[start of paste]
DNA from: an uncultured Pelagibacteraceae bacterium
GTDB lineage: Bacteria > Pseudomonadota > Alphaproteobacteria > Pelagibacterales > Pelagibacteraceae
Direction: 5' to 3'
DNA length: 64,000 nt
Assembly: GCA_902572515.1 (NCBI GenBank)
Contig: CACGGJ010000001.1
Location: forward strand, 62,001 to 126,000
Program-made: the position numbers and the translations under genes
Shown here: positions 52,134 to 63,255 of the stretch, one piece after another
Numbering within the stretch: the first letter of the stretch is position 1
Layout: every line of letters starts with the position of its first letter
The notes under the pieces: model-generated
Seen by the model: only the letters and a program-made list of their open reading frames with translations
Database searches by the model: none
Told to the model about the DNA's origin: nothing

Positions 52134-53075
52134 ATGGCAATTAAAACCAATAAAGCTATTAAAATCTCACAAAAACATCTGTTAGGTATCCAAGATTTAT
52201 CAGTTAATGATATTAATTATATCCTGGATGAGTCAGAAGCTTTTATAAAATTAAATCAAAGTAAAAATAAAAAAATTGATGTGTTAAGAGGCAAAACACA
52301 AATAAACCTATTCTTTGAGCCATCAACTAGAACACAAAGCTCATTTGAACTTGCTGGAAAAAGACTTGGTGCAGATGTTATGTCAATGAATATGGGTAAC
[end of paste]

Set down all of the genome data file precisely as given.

DNA from: an uncultured Pelagibacteraceae bacterium
GTDB lineage: Bacteria > Pseudomonadota > Alphaproteobacteria > Pelagibacterales > Pelagibacteraceae
Direction: 5' to 3'
DNA length: 64,000 nt
Assembly: GCA_902572515.1 (NCBI GenBank)
Contig: CACGGJ010000001.1
Location: forward strand, 62,001 to 126,000
Program-made: the position numbers and the translations under genes
Shown here: positions 52,134 to 63,255 of the stretch, one piece after another
Numbering within the stretch: the first letter of the stretch is position 1
Layout: every line of letters starts with the position of its first letter
The notes under the pieces: model-generated
Seen by the model: only the letters and a program-made list of their open reading frames with translations
Database searches by the model: none
Told to the model about the DNA's origin: nothing

Positions 52134-53075
52134 ATGGCAATTAAAACCAATAAAGCTATTAAAATCTCACAAAAACATCTGTTAGGTATCCAAGATTTAT
52201 CAGTTAATGATATTAATTATATCCTGGATGAGTCAGAAGCTTTTATAAAATTAAATCAAAGTAAAAATAAAAAAATTGATGTGTTAAGAGGCAAAACACA
52301 AATAAACCTATTCTTTGAGCCATCAACTAGAACACAAAGCTCATTTGAACTTGCTGGAAAAAGACTTGGTGCAGATGTTATGTCAATGAATATGGGTAAC